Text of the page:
Days after a surprise stop at the Heat Nightclub, pop diva Ariana Grande appeared in front of an energetic AT&T Center crowd to prove why her mere presence is reason enough to freak out.
The girl is damn talented — and her career is at an all-time high.
As a fan that tuned into Grande's discography more seriously following the release of Sweetener
, I left the show thinking that every detail of the tour supports that this isn't just Grande's year – during which she earned her first Grammy and broken records previously held by the Beatles. It's her world, too, and we're just living in it.
Grande brought her Sweetener tour to San Antonio Friday night, treating fans to hits from the 2018 album and just as many from this year's thank u, next
. Though Grande has long been a vocal advocate for equality, largely for women and the LGBTQ community, her girl power-inspired brand has been solidified with her two most recent albums and, in turn, the Sweetener tour.
That much was evident even in the form of opening act Normani. The singer made her way to the stage as an audio recording said, "Normani is that bitch," and the crowd erupted in screams. The former Fifth Harmony member was in line with Grande's lady-friendly agenda, being joined by female dancers and musicians.
"I'm so proud and happy to be here," Normani said between songs. "I'm from Texas, too. We gotta show them how it's done."
That meant lots of dance numbers and ass-shaking that prompted the crowd to scream wildly. After getting the crowd pumped up, the solo artist ended her 30-minute set with her most popular hits, such as her collaborations with Sam Smith and Khalid.
After a break to allow the crew to set up the stage for Grande, the singer's voice echoed through the AT&T Center as she sang "raindrops (an angel cried)," Sweetener
's opening track. The colors on the stage changed and a section of the stage opened up to reveal a table with Grande and her backup dancers staged around it in the style of the Last Supper. At that point, the song transitioned into "God is a Woman."
"San Antonio!" Grande exclaimed. "Welcome to the Sweetener tour."
The crowd responded with shrieking screams and lots of jumping. Of course, this was the crowd's reaction for many moments throughout the night — whenever she said "San Antonio, let me hear you!" and every time she removed a fluffy jacket or top from her outfit (and she did that plenty, as she had at least four costume changes).
While Grande kept the crowd screaming as she performed "break up with your girlfriend, i'm bored," "REM," "breathin" and "NASA," the singer also paid tribute to older hits such as "Side to Side," "Love Me Harder," "Into You" and "Dangerous Woman" across her hour-and-a-half set.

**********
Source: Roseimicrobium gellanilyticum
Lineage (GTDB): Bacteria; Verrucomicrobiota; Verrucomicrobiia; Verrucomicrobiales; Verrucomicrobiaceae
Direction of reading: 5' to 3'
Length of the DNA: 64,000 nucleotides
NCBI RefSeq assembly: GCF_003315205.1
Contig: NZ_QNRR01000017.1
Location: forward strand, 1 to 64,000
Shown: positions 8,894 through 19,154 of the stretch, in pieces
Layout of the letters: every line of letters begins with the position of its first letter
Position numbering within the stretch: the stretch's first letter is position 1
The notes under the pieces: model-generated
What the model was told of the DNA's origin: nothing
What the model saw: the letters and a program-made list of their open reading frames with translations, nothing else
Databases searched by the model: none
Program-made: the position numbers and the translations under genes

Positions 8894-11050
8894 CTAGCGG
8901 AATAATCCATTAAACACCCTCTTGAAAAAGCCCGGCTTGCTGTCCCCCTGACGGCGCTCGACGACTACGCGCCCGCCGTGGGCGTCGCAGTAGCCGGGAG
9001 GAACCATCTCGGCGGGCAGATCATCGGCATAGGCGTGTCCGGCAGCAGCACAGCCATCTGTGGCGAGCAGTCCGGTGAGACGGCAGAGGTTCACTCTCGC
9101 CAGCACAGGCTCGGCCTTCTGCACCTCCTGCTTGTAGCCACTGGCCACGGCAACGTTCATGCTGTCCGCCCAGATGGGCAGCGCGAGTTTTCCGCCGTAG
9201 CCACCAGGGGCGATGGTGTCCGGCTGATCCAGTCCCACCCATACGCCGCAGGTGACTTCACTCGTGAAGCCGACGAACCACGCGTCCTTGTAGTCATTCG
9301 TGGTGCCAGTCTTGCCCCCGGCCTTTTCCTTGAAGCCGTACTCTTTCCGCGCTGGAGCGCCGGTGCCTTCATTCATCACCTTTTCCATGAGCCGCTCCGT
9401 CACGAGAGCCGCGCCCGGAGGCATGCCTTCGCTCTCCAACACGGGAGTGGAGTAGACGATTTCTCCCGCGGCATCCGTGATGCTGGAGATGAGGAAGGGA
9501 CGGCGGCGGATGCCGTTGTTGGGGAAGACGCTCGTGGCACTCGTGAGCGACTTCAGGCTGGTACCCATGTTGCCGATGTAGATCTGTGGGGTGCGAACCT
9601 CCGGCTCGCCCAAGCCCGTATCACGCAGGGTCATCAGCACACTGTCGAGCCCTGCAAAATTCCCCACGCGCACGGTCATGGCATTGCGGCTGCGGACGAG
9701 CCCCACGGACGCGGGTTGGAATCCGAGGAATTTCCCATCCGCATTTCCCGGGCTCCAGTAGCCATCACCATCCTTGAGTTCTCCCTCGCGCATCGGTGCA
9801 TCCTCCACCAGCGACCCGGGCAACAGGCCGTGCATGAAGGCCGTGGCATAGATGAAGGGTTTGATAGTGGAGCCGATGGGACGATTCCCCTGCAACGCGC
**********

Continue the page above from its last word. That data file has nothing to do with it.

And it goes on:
The 25-year-old waited until the near end of her time onstage to address the crowd for more than a few seconds.
"Thank you guys so much," Grande gushed. "You guys have been so fucking incredible. Your energy is so beautiful. You guys are so sweet."
Feeling that energy and seeing how everyone responded to Grande's presence was truly something. A pre-teen, accompanied by her mother, sitting next to me jumped up and down enthusiastically for almost every song, even the slower ones. A guy with a mohawk and gauges sitting in front of me said, "Oh my God," and pretended to faint on at least two occasions when Ms. Ari's vocals, well, slayed. A pair of women in their late 20s had their hands over their hearts when Grande sat on the edge of the stage and sang "needy," an all too-relatable song for any female. Everyone around me was feeding off that energy, and I'm sure that was the case for every fan in the AT&T Center.
The mood only intensified as Grande sang "no tears left to cry" before briefly leaving the stage. The screen then showed Grande's original "thank u, next" tweet and a montage of other tweets, Instagram photos and behind-the-scenes footage in the weeks leading up to the release of the pop culture-infused music video.
While fans ate up every second of Grande's performance, "thank u, next" live in person was easily the highlight of the night and signaled Grande's growth both as an artist and a young woman. To unite a diverse array of fans to sing along harmoniously and wholeheartedly, song after song, is one thing, but to do so after a year of heartbreak and healing — and in heels no less — was nothing short of inspiring.
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